India says development projects should be transparent, environment friendly3 min read . Updated: 22 Jun 2021, 10:07 PM IST
- Jaishankar said Quad has issues like maritime security, connectivity, vaccines and even education on its agenda
India shares with the G-7 group of developed countries its view that development projects should be transparent, environment friendly and should not saddle recipient countries with debt, Indian foreign minister S Jaishankar said on Tuesday.
Speaking at the Qatar Economic Forum, a three-day virtual event held in association with Bloomberg under the banner of “New Horizons for Tomorrow," Jaishankar said that this was an “area where we feel there is a lot of convergence with the G7. We look forward to working with them."
The reference was to the “Build Back a Better World (B3W)" initiative – seen as a “values-driven, high-standard, and transparent infrastructure partnership" led by major democracies to help narrow the $40 trillion infrastructure need in the developing world, that the G-7 feels has been exacerbated by the covid-19 pandemic." Launched at this year’s G-7 meet earlier this month, the B3W initiative has at its core an argument that the world needs to present an alternative to Chinese president Xi Jinping’s multi-billion dollar infrastructure Belt and Road Initiative (BRI). The BRI has been slammed for saddling countries with debt and not being sensitive to the environment needs of the countries where the projects have been developed. The loans extended by China to countries joining the G-7 have been seen as coming with strings attached that were not specified at the start.
In his remarks, the minister pointed out that India’s development partnership programme – under which it extends assistance to countries to create infrastructure and skill people among other initiatives – dates back a long time. India has development projects 62 countries and out of 630 projects, had completed 340, the minister pointed out.
Answering a question on China and the Quad and how the grouping of the four nations – US, India, Japan and Australia – has influenced India’s response to China amid tensions between the two countries, Jaishankar said that the Quad has issues like maritime security, connectivity, vaccines and even education on its agenda. “They (Quad) have their own agenda, a set of convergences, a world view," the minister said drawing a distinction between India-China ties and India’s ties with the Quad countries.
“The India China issue has pre-existed the Quad," the minister said adding that “it is a challenge or a problem that is independent of the Quad." The reference to the India-China issue was an allusion to the bilateral problems New Delhi has had with Beijing for decades due to their undemarcated border. The undelineated border between the two countries has been a source of friction though the two sides have concluded at least five pacts to ensure border-related problems can be quickly resolved. The tensions, dating back to last May when India discovered intrusions by Chinese troops into areas it sees as lying within its territory, have however continued for more than a year despite many attempts at resolving it through dialogue. Jaishankar has previously said that India-China ties were at a “crossroads" given Beijing’s reluctance to honor the bilateral agreements aimed at stabilizing the border. Ties between the two countries could not normalize amid such tensions and the armies of the two countries standing eye ball to eye ball, the minister has said previously.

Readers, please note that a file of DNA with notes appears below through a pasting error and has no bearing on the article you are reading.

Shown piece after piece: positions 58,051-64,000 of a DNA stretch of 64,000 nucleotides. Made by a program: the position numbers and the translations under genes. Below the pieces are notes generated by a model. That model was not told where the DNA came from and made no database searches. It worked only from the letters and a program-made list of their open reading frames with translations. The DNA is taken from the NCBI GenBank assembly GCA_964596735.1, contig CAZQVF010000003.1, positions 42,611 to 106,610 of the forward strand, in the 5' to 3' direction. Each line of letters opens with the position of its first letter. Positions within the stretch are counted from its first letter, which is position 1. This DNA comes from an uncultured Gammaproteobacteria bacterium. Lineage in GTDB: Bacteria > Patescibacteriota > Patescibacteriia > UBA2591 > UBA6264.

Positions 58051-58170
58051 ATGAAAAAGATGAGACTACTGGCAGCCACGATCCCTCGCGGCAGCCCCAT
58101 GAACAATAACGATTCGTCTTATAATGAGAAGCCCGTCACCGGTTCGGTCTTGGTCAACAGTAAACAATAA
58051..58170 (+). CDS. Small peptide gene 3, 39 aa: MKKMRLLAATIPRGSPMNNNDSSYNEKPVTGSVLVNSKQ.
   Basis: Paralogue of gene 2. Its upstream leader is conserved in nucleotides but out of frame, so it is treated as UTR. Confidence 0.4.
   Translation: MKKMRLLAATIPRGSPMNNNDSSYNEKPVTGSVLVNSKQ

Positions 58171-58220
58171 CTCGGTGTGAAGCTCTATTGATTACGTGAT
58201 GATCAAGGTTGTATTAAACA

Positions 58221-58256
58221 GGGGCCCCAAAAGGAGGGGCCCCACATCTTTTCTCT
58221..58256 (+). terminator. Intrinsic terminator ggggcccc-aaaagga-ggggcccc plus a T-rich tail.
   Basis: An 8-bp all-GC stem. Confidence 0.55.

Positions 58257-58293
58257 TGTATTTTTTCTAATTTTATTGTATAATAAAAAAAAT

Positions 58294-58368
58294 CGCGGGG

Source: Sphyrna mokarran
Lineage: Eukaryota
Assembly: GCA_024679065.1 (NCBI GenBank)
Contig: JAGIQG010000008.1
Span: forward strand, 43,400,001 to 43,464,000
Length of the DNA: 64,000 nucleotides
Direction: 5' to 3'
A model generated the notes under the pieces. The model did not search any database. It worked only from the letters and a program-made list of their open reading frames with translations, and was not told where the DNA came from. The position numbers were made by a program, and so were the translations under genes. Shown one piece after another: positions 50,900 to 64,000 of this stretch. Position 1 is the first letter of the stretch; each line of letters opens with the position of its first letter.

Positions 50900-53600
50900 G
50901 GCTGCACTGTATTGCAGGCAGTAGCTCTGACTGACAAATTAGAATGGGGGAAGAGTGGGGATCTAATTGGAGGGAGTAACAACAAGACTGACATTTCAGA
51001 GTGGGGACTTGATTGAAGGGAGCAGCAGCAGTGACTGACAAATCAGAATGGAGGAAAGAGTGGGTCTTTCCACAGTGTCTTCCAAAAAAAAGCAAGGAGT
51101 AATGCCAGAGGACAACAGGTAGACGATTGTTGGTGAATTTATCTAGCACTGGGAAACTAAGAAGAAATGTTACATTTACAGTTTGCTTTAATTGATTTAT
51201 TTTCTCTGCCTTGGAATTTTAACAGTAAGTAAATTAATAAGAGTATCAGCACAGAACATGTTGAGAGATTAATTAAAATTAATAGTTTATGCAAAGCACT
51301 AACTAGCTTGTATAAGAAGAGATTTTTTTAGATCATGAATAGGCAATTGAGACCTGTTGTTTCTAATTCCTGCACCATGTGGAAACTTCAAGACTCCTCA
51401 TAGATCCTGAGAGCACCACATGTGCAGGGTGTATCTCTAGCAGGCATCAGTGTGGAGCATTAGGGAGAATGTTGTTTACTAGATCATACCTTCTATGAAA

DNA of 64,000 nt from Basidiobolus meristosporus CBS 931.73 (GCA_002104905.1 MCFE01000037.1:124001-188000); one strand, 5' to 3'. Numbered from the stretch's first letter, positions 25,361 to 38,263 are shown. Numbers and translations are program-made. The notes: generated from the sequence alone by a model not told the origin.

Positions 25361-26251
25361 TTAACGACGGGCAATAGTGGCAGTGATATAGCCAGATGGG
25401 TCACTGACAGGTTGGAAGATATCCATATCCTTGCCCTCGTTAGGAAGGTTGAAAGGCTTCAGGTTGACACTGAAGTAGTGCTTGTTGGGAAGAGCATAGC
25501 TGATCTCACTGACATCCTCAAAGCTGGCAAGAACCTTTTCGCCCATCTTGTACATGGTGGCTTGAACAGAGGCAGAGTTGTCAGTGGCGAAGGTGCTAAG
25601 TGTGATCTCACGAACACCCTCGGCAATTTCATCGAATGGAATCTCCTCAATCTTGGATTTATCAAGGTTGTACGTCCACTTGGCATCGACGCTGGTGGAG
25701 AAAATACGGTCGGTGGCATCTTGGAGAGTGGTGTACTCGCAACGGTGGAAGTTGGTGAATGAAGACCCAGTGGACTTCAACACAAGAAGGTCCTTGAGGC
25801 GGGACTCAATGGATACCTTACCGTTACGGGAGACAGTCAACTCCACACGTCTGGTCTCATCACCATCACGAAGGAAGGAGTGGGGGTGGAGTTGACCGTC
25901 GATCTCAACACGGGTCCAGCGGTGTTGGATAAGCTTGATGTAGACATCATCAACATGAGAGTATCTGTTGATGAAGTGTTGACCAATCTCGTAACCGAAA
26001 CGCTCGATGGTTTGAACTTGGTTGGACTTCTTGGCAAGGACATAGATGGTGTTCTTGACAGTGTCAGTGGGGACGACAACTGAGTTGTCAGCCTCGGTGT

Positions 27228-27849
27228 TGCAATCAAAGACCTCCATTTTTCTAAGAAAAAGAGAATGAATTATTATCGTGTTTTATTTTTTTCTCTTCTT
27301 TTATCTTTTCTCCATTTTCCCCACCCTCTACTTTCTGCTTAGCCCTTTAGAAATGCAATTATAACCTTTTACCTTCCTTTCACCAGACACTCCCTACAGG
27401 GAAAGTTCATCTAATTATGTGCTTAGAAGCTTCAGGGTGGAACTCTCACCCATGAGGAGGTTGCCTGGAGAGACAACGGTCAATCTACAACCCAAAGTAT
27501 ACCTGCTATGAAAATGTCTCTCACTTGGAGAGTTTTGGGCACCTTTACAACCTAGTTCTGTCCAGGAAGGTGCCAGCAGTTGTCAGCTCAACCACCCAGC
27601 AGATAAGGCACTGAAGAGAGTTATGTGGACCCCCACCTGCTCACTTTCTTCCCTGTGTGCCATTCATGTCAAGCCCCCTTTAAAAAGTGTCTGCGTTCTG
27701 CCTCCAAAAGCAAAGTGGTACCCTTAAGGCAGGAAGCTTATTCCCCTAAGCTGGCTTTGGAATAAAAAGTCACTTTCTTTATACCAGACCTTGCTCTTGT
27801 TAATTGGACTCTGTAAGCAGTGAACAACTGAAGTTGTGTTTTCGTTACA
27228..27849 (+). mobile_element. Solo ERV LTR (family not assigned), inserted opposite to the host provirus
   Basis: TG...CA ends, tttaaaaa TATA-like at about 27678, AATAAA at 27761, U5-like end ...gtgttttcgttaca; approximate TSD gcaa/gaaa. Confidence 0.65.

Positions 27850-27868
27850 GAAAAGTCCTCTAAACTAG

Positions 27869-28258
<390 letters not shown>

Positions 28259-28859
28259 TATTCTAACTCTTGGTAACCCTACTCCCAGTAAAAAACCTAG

In his remarks on China on Tuesday, Jaishankar said that the “close-up deployments still continue" on the borders. “The issue there is whether China will live up to the commitments it had made written commitments its has made," he said.
China on its part views the Quad as an effort to circumscribe its influence in the Indo-Pacific and has described it as an “Asian NATO" or likening it to a military alliance.
To a question whether he had received any assurances from the US on vaccines, Jaishankar said that the world did not have vaccines and to cater to the demand of production, it was important that patents be waived as well as the supply chains of ingredients for manufacturing the vaccines be kept open. The world’s demand of vaccines could not be met without India scaling up and for that the US and countries in Europe needed to keep supply chains open, he stressed.
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